# Place value game

Stage 1 to 3 – A thinking mathematically context for practise resource focussed on using reasoning to create pathways to a target number

This task is from Dianne Siemon.

## Syllabus

Syllabus outcomes and content descriptors from Mathematics K–10 Syllabus © NSW Education Standards Authority (NESA) for and on behalf of the Crown in right of the State of New South Wales, 2023

• MAO-WM-01
• MA1-RWN-01
• MA1-RWN-02

• MAO-WM-01
• MA2-RN-01

• MAO-WM-01
• MA3-RN-01

## Collect resources

You will need:

• Game board (you can make one using sticky notes or drawing boxes)
• 0-9 sided dice (you could also use 0-9 playing cards or a 0-9 spinner (PDF 199 KB))

• Marker or pencil.

## Watch

Watch the Place value game video (5:29).

Empty your game board in an ancient game of strategy.

### Transcript of Place value game

[Screen shows a title over a navy-blue background: The place value game. Below the title is text: By Professor Dianne Siemon.

A title on a white background reads: You will need…

A gameboard (you can make one by drawing boxes or using sticky notes).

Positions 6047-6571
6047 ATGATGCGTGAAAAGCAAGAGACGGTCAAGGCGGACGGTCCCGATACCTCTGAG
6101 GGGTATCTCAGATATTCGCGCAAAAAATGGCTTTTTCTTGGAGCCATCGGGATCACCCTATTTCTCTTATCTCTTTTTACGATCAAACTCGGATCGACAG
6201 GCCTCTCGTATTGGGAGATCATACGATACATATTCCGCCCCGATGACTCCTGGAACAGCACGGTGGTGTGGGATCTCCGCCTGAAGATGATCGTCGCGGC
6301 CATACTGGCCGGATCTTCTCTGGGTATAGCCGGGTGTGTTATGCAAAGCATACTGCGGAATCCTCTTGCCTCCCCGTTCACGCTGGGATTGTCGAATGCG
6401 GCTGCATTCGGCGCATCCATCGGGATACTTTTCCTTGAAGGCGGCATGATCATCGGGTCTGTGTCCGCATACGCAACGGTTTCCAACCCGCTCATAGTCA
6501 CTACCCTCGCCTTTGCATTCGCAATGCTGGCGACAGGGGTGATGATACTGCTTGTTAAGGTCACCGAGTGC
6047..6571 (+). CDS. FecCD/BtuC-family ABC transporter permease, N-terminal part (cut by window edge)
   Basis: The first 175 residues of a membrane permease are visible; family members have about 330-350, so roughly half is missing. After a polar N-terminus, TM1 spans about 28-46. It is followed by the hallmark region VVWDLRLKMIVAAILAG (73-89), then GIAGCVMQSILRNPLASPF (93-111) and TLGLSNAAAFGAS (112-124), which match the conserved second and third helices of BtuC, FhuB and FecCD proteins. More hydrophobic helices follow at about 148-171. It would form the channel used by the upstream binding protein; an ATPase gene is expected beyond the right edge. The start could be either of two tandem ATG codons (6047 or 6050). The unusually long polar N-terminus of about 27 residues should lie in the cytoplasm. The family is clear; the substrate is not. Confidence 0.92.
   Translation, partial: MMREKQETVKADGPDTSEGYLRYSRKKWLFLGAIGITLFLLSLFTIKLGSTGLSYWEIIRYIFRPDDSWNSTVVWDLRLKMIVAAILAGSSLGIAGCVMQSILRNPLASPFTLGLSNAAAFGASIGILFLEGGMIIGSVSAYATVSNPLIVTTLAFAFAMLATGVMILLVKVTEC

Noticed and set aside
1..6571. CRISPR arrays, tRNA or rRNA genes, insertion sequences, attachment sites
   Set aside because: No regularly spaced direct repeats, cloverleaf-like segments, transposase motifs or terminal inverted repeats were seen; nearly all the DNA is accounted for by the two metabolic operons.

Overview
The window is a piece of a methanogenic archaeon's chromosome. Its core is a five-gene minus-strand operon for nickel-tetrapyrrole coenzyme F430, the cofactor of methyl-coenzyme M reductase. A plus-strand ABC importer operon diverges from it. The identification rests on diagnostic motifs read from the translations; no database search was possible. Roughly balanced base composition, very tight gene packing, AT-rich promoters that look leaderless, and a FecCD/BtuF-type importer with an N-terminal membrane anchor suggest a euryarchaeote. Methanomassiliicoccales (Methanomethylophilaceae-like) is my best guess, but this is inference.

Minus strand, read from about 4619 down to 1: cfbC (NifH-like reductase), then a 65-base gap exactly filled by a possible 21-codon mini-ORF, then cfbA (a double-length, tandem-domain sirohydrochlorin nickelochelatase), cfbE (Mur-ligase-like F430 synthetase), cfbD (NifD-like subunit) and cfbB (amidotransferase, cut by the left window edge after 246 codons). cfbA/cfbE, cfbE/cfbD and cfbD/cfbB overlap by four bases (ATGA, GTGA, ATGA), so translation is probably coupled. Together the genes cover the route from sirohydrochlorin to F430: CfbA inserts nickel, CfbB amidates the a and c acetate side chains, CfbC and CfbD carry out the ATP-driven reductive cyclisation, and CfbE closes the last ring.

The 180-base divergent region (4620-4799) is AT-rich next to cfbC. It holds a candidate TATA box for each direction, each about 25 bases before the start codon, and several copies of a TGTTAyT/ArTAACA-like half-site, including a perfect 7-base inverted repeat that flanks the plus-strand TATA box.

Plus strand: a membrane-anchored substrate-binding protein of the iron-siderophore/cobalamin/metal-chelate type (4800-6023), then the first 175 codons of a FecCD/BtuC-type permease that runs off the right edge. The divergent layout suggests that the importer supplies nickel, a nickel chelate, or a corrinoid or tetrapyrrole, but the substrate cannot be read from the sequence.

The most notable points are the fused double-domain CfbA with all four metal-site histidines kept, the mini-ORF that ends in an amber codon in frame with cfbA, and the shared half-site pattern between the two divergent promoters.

2 markers

2 x 0 to 9 sided dice. You can also use a set of playing cards from Ace to 0 and the use Kings to represent zero. You can also use a spinner.

A maths buddy to play with!

On the right side is an image of a large blue board with pink sticky notes in a zig-zag pattern on it. The first note is labelled 0 and the last note is labelled 100.]

### Michelle

Before we play today, you will need a gameboard. You can make one by drawing boxes or using sticky notes. And Barbara and I will show you how to make a gameboard just before we start playing. Two markers, 2 dice that have zero to 9.

[Screen shows text over a blue background: Let’s play!]

### Michelle

Let's play.

We hope you're having a great day today. We thought we would play a game from Professor Dianne Siemon, it's called the Place Value Game, Barbara. What do you notice? You look curious.

[Screen shows 2 large blue boards. On each there are pink sticky notes in a zig-zag pattern. The first sticky note on the top left has the number 0, the final sticky note on the bottom of the page has the number 100.]

### Barbara

Well, I can see that our game boards, it looks a bit like a snake, but I can also see that they look the same.

### Michelle

All that would really matter actually is not that they occupy the same shape or space, but just that you have the same number of boxes. So, Barbara, you've got 2 zero to 9 dice, you're gonna roll them and I'll show you how to play. OK.

[Barbara rolls the dice.]

### Michelle

So, Barbara, you've got a 2 and a 2, they're your digits and you need to make a decision. In this case, you don't have one of whether you want this 2…

[Michelle points to the yellow dice at the bottom.]

### Michelle

…to be worth 2 tens or 2 ones. And this case…

[Michelle points to the blue dice at the top.]

### Michelle